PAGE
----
An uninterruptible power supply (UPS) is a battery-powered electronic device that continues to supply electricity to the load for a certain period of time during a utility failure or when the line voltage varies outside the normal limits. Its typical application is PC backup power. Larger permanently wired devices can be used to feed servers and other equipment, or even an entire home. Besides the backup, most models also provide surge protection and power conditioning. The generic standard for UPS backup power supply systems is IEC 62040 series.

Even a brief power outage could result in loss of unsaved data on a desktop computer that was running or reset you modem. That's why an UPS is a must in home and office. From a technical standpoint, to make a power supply uninterruptible, you need an energy storage backup battery, an AC-DC charger and a DC-AC inverter.


. There are three main types of UPS: Standby (off-line), Line Interactive and Online. Each of these types supplies energy from the battery when the grid fails, but under normal conditions they process the power differently. Note that unlike home generators, none of them needs any moving parts.

A Standby UPS (SPS) includes a transfer relay. It switches the load to the battery-powered inverter when the primary AC is out of range. A typical transfer time is between 2 ms and 10 ms depending on the amount of time it takes to detect the lost utility voltage and turn on the inverter. During this time the current to the load is momentarily interrupted. That's why listing such devices as "uninterruptible" is somewhat misleading. Today's PC include an internal switching-mode PSU which inherently provides certain hold up ("ride through") time. For a reference, SMPS PSU for personal computers are required to provide at least 16 ms hold-up time at rated load (this number corresponds to one cycle of 60Hz input). Since it is greater than normal UPS transfer time, most PCs are not affected by a transition from mains to UPS.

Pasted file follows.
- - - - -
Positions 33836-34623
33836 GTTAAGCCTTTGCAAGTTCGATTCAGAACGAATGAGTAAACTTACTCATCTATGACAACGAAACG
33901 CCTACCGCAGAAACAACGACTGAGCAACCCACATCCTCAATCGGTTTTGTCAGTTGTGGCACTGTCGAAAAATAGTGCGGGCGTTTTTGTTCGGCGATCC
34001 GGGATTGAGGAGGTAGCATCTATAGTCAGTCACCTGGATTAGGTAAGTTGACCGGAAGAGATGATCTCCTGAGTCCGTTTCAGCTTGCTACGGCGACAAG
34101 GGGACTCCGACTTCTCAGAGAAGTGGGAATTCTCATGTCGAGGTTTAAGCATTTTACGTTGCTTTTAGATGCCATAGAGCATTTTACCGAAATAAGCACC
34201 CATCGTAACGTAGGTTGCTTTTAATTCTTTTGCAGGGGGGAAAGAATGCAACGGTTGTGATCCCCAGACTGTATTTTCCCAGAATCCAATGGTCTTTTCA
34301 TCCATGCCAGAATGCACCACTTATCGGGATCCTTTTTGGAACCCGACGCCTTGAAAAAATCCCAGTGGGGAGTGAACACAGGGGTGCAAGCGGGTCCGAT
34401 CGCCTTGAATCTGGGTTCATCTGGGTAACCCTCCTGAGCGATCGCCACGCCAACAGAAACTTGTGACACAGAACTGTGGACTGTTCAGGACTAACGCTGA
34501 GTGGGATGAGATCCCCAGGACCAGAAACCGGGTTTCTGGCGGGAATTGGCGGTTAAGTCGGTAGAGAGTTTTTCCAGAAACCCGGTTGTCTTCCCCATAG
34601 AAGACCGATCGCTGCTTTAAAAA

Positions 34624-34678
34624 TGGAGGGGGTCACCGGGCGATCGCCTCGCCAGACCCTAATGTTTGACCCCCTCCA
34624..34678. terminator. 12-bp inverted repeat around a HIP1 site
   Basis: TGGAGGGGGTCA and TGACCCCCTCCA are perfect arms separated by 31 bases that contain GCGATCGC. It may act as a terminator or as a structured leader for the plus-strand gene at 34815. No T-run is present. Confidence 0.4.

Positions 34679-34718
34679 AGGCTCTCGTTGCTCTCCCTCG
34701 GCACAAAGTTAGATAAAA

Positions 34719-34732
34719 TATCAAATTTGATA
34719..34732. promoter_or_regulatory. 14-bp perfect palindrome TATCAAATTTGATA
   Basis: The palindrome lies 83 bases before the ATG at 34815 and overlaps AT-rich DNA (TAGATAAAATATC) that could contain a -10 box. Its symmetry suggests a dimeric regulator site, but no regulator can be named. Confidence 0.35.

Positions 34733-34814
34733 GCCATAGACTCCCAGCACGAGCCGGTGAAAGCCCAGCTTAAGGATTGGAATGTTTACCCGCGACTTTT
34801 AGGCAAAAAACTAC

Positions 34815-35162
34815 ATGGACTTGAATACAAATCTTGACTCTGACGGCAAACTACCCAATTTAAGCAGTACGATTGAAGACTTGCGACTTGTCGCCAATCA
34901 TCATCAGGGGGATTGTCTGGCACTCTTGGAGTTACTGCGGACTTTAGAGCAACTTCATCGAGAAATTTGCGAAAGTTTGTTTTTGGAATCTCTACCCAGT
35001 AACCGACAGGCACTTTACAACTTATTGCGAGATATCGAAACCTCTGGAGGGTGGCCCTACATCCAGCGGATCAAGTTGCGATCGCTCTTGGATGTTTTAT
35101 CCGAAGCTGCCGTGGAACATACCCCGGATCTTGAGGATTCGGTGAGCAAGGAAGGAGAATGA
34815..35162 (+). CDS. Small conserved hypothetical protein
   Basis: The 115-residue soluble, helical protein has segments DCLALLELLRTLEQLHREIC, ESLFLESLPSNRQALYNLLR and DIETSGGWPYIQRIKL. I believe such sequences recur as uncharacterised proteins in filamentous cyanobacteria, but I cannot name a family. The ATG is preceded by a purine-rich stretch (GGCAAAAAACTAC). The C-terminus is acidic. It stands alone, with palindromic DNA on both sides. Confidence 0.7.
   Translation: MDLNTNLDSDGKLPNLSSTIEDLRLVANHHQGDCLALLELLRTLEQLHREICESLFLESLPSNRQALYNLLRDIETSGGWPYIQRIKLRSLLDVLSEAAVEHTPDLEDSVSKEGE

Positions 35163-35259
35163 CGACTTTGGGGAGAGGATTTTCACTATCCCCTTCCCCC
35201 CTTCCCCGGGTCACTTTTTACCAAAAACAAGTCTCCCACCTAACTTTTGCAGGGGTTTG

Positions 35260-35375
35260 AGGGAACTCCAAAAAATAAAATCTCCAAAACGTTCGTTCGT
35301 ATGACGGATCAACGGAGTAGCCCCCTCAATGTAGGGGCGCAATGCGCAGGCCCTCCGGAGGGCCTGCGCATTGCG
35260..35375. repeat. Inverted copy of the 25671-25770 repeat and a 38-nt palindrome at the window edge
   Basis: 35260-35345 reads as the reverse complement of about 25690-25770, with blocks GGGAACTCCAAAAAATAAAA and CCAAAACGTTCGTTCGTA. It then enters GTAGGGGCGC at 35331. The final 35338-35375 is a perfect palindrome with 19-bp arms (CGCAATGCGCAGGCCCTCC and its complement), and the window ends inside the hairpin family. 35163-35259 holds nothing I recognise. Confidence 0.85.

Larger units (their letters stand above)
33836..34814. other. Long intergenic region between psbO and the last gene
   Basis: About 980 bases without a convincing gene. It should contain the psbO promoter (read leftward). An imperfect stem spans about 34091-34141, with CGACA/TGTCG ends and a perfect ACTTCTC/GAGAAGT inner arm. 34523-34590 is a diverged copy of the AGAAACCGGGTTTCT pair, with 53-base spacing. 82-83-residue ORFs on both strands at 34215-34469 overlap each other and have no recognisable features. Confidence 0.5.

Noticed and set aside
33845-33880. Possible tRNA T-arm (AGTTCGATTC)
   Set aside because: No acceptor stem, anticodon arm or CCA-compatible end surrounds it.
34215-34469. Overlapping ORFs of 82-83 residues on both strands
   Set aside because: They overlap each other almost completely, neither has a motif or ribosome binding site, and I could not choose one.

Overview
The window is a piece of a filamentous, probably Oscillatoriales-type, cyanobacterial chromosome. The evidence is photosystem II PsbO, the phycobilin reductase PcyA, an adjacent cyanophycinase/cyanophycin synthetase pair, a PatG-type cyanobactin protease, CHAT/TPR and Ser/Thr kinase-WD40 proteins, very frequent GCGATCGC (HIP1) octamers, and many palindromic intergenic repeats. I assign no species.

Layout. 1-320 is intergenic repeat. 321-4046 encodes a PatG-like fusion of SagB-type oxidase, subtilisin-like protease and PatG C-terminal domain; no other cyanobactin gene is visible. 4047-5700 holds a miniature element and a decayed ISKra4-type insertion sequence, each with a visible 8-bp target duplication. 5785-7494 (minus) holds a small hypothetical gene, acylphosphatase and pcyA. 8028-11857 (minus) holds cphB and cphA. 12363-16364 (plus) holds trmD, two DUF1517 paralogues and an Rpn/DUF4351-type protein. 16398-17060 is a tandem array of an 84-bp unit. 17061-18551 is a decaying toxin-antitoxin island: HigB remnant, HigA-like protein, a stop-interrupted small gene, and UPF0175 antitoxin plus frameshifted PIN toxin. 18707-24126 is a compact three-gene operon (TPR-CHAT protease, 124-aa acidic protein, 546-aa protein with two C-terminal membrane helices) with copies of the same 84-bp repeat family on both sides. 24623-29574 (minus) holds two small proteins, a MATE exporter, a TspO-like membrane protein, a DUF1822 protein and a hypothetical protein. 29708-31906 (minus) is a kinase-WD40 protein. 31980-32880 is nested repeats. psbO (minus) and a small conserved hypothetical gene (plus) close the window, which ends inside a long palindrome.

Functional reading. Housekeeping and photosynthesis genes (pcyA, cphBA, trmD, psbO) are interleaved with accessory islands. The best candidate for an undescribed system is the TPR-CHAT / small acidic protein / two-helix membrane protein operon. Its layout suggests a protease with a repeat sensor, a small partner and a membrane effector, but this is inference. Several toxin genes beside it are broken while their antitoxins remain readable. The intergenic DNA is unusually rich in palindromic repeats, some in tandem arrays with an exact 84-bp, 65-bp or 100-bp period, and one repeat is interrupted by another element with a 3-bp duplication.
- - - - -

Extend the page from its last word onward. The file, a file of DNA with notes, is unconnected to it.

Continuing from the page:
On the positive side, since SPS inverter operates in standby mode and starts up only when the input source fails, it has the highest efficiency (95-98%) and reliability. Because it is also the cheapest UPS power supply (under $0.10 per rated volt-amp), it became the most common backup product used for desktop PCs. Note, in some older systems the inverter generated square-wave type output rather than a sinusoidal one, which could cause problems to some sensitive equipment. An example of a popular standby model with good reviews is CyberPower CP750LCD.

The Ferroresonant type of standby UPS has an additional ferroresonant transformer that shapes output voltage and stores some energy for a smoother transfer. Its main drawback is instability when it is loaded by an SMPS with a PFC front end. For this reason such systems are no longer commonly used.

A Line Interactive UPS under normal conditions smooths and to some degree regulates the input AC voltage by a filter and a tap-changing transformer. The bi-directional inverter/charger is always connected to the output and uses a portion of AC power to keep the battery charged. When the input source fails, the transfer switch disconnects AC input, and the battery/inverter then feeds the load. The typical efficiency of this type is 90-96%. It is currently the most common design in 0.5-5 kVA power range. An example of Line Interactive type is Tripp Lite AVR550U.